For now, Sanders said, the plan is to start hybrid learning for third- through sixth-graders in late November or early December, and bring in smaller groups of middle and high school students starting in November.

                                                                                                                                                                                                                       
 

"What worries me is we have to start following the guidance that our health departments are giving us," he said. "If you want your kids in school, then we all have to agree to this new social contract of wearing a mask, keeping our distance and washing our hands."

The DuPage health department has seen reports of COVID-19 cases in dozens of students and school employees, but the majority are not linked to outbreaks inside schools, officials said Monday.

Still, officials warned the risk of school-related outbreaks increases as virus infections spread in the wider community.

For now, some area superintendents say they won't pivot to distance learning and remain confident in their mitigation measures inside schools.

Glenbard High School District 87 has set clear thresholds for scaling back in-person learning.

In one scenario, the district would move classes online if all three of the following criteria are met: Any single county health department metric indicates substantial transmission for three weeks, one or more schools have had to cease daily operations because of building-level targets, and the health department is concerned "spread is happening in the local school community."

On Monday, Glenbard students moved to a hybrid schedule.

"I'm very confident on our measures and the schedule that we've put together," Superintendent David Larson said. "We've slowed the day down. We only have four periods, 70 minutes each. We're not serving lunch. We have a host of staff to watch the corridors and traffic patterns to ensure students are distancing themselves."

Wheaton Warrenville Unit District 200 has no immediate plans to halt in-person learning, but officials called the county-level data concerning.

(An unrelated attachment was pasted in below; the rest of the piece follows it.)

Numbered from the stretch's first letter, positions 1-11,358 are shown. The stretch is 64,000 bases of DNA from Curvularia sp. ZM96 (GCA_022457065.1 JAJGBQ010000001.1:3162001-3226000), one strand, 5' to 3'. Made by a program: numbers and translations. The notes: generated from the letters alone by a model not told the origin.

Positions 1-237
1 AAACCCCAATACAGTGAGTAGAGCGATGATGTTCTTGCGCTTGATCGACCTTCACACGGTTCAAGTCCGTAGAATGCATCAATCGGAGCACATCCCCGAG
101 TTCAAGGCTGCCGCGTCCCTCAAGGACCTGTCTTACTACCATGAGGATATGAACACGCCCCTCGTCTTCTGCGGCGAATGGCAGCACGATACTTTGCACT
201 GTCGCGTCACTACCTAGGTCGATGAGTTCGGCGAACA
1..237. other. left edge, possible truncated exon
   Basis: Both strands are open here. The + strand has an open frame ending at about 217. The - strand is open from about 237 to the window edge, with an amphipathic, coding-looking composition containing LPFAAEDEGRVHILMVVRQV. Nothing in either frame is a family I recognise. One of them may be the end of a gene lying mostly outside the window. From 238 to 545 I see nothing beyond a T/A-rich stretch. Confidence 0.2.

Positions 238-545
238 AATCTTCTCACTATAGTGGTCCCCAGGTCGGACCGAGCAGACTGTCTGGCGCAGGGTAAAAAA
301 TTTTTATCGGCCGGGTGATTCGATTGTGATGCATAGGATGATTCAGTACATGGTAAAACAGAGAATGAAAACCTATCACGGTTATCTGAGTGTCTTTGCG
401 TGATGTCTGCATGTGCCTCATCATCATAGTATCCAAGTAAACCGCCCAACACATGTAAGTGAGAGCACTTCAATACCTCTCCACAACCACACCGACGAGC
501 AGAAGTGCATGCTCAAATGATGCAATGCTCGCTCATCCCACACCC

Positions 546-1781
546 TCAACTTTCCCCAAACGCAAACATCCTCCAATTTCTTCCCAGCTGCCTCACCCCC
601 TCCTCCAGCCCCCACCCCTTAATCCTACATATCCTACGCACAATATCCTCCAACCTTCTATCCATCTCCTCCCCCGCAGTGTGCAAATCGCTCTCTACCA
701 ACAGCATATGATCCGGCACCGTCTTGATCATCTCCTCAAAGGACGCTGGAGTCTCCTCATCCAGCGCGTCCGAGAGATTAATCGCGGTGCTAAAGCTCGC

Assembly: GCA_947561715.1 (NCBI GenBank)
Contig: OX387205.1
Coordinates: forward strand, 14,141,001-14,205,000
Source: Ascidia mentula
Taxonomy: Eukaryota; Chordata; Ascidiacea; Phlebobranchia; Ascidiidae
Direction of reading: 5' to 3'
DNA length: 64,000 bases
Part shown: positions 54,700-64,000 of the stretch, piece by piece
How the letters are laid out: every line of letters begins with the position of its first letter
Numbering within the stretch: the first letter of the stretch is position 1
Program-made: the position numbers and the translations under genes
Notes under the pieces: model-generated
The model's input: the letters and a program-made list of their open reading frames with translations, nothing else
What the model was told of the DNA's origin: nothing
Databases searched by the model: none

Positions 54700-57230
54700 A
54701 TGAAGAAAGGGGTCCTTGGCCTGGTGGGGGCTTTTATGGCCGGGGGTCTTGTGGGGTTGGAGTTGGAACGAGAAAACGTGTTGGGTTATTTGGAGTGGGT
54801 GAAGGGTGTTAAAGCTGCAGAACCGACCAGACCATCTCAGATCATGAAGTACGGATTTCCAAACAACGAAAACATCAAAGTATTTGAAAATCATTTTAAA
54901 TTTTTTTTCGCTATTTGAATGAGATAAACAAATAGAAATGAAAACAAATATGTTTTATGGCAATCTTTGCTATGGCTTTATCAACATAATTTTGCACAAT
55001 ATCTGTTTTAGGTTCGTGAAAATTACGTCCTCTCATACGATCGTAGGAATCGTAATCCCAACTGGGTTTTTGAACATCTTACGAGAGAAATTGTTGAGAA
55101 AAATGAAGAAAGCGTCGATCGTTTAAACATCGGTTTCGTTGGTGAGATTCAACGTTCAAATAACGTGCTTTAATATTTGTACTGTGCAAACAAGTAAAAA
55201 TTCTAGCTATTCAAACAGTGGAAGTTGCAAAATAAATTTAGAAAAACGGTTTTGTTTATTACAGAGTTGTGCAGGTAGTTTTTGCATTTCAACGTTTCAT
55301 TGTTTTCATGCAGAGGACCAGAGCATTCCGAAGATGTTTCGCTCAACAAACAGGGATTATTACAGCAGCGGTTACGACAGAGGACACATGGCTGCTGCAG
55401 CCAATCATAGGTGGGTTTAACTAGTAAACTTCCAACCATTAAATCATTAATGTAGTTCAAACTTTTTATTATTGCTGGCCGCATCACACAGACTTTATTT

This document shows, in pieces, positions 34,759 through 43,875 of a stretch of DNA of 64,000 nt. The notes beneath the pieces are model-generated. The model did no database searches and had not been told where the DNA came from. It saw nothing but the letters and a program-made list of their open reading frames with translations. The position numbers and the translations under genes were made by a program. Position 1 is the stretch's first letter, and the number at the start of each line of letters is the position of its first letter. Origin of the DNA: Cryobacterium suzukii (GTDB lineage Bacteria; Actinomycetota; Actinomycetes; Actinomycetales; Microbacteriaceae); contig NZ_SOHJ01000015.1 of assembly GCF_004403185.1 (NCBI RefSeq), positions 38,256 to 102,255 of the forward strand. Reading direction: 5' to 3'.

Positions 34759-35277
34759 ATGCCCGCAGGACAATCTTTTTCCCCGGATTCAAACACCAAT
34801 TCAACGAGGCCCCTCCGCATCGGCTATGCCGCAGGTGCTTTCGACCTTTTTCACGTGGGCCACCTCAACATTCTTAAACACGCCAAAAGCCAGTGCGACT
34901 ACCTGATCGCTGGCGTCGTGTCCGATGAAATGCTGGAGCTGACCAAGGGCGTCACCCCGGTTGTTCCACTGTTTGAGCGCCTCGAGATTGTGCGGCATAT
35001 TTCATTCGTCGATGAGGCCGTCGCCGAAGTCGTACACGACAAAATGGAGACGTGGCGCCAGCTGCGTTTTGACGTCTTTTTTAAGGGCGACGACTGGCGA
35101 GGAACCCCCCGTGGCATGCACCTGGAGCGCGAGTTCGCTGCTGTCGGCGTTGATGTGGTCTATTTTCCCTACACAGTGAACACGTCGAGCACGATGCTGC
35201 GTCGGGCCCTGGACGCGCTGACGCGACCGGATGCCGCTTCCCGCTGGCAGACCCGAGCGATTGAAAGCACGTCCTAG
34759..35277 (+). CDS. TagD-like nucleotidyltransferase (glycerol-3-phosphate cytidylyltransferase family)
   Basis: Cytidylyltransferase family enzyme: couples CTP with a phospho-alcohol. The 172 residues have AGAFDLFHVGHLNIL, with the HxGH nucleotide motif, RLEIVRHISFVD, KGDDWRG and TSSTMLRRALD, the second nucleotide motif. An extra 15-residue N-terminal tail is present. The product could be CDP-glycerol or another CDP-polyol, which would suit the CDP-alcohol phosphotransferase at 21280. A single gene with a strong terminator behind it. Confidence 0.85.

"It means that the community needs to double down on mitigation strategies, but we're going to monitor that here over the next week or so," Superintendent Jeff Schuler said.

In a letter to families, Schuler said the health department has agreed it's appropriate to monitor data because "school mitigation strategies have been effective."

A district dashboard shows two students and one staff member had positive tests across early childhood and elementary schools for the week ending Oct. 11. A total of 13 students and three employees at those grade levels have tested positive since the school year began Sept. 1.

Schuler told the school board last week the positive cases were linked to transmission outside of school buildings.

Elmhurst District 205 Superintendent David Moyer announced the "adaptive pause" to in-person learning in a note to families, citing rising case rates and a 46.7% increase in youth cases.

"This means that the presence of COVID-19 is on a large scale and is widely spreading throughout our community at a rapid pace that jeopardizes the health and safety of our families," Moyer said.

Coronavirus concerns are spreading to at least a couple of other suburban school distircts. Round Lake Area Unit District 116 will not be returning to in-person learning anytime soon, citing the increase of positive cases in the Round Lake area.

And Prairie Ridge High School in Crystal Lake will close Tuesday, returning to all-remote learning the rest of the week, due to a number of confirmed COVID-19 cases. The McHenry County Department of Health notified the high school on Monday it was under evaluation because of COVID-19 cases, the school's website said. The exact number of cases wasn't provided.